Madison Water Utility reports unprecedented drop in city’s water use
New numbers from 2019 show the biggest five-year decline in water use ever in Madison. Last year, Madison Water Utility pumped 8.9 billion gallons to homes, schools and businesses across the city. It’s the lowest amount since 1967, and a billion gallons less than the utility pumped just five years ago.
Water use in Madison hit an all-time high in 2001, when Madison Water Utility pumped 12.2 billion gallons of water from wells across the city. Since then, water use has dropped by more than 27 percent.
Madison Water Utility also tracks the annual per-capita water use of people living in single-family homes, and the change is even more dramatic. In the early 2000s, people in Madison used an average of 75 gallons per-person, per-day. Last year, that number was just 50.8 – a 32 percent drop and a new record low. It’s a full ten gallons per-person less than five years ago.
Madison Water Utility General Manager Tom Heikkinen points to a combination of factors for the drop – more efficient appliances and plumbing fixtures; the loss of industry in Madison, like Oscar Mayer, which had been the city’s biggest water user; and a decline in outdoor watering because of several unusually wet summers.
“I think the most surprising thing is the consistency of the trend, it’s almost always in the downward direction,” Heikkinen says. “50 gallons per-person per day on a residential use basis is something that is well below what the textbooks say that you need to plan for a water system. It was not really thought that we would be getting that low.”
The decline in water use translates into a healthier aquifer system. The city pulls its water from a natural aquifer formed by layers of sandstone deep below ground.
“(The aquifer) is a resource that we’re really blessed to have. You don’t want to go from a surplus to a mining situation where you’re not replenishing it,” he says. “At the current pumping rates, it looks like we are sustainable. In fact, the aquifer levels are actually increasing. I think that’s the biggest thing. We want water for our future generations.”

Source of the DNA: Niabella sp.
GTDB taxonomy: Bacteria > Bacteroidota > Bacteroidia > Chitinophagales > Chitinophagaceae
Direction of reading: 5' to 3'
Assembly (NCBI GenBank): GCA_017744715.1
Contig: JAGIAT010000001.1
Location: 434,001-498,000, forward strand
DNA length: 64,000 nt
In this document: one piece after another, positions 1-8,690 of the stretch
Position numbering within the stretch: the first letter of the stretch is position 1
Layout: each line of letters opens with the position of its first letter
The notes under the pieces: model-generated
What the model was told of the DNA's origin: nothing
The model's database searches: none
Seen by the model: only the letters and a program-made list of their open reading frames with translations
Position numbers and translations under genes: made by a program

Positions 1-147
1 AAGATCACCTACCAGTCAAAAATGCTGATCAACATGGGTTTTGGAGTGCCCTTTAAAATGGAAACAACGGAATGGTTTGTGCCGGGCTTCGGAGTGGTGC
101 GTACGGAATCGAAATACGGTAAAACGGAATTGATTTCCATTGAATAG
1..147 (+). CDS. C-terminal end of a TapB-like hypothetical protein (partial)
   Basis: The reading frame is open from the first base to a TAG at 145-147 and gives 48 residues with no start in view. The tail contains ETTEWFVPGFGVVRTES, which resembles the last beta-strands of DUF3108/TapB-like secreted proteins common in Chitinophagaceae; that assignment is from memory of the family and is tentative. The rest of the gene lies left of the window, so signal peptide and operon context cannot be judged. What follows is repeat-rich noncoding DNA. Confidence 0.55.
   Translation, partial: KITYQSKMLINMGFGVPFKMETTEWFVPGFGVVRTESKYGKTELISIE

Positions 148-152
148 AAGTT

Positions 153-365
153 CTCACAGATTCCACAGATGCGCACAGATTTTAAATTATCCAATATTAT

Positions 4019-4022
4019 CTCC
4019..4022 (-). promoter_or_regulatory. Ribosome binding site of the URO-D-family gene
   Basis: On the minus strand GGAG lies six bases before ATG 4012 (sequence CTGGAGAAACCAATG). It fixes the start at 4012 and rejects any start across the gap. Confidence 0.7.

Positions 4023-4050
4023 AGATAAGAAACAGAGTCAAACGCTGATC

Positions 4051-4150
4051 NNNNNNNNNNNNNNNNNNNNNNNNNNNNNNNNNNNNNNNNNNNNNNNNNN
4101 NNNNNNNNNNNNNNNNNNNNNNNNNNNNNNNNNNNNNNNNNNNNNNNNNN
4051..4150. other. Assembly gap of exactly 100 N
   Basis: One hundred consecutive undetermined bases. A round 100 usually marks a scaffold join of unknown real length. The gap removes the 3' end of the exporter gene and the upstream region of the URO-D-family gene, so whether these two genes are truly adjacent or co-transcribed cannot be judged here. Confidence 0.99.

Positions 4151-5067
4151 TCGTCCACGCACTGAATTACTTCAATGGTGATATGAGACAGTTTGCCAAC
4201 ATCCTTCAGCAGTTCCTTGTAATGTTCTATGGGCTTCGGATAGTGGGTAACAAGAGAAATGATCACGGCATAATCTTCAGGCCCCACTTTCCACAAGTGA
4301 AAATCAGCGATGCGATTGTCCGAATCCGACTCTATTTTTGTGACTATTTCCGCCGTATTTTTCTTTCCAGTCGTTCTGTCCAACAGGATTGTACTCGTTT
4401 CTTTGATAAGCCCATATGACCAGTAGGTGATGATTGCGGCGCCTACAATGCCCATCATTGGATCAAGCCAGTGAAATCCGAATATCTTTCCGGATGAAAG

But conserving water may not be top of mind in Madison, at least not lately. The last several years are among the wettest city has ever seen.
“Last year was the 5th wettest year on record in Madison, and the year before, 2018, was the 2nd wettest. And 2016 was the 6th wettest,” says Steve Vavrus, Senior Scientist at the Nelson Institute Center for Climatic Research. “It’s amazing to have these three super-wet years within a four year period. It’s so unusual.”
“I think that the magnitude of these wet years is probably too much to be accounted for just from climate change … The 1880s also had a very similar period of super-wet years. In fact, they are the other top three that are the wettest among the top six,” he explains.
According to Vavrus, Madison will see heavier precipitation in the winter and spring because of climate change, but summers are more uncertain.
“Summer, I think, is still a wildcard. We could be getting wetter overall but still have occasional drought summers,” he says. “There’s some concern that if we do have conditions favorable for drought in the future, that the intensity will be even worse because the temperatures are higher.”
While the decline in water use is something to celebrate, Vavrus points out that Madison’s last drought was just eight years ago.
“I think the uncertainty in summer precipitation in the future is the reason we shouldn’t just declare victory. There’s no reason we can’t get another summer like 2012 again,” he says.
“We do have aging infrastructure that we’re trying to take care of. Just imagine what that would be like if Madison hadn’t conserved and we had to build more wells every couple of years in addition to the treatment facilities and water main replacements and all the other things we’re doing,” Heikkinen says.
For Vavrus, whose work focuses on the planet’s changing climate, Madison’s commitment to water conservation is a bright spot.
“I’m trying to think of some good news to share instead of all doom and gloom,” he says. “So this is a piece of good news, that it can happen. The trend can be in the right direction.”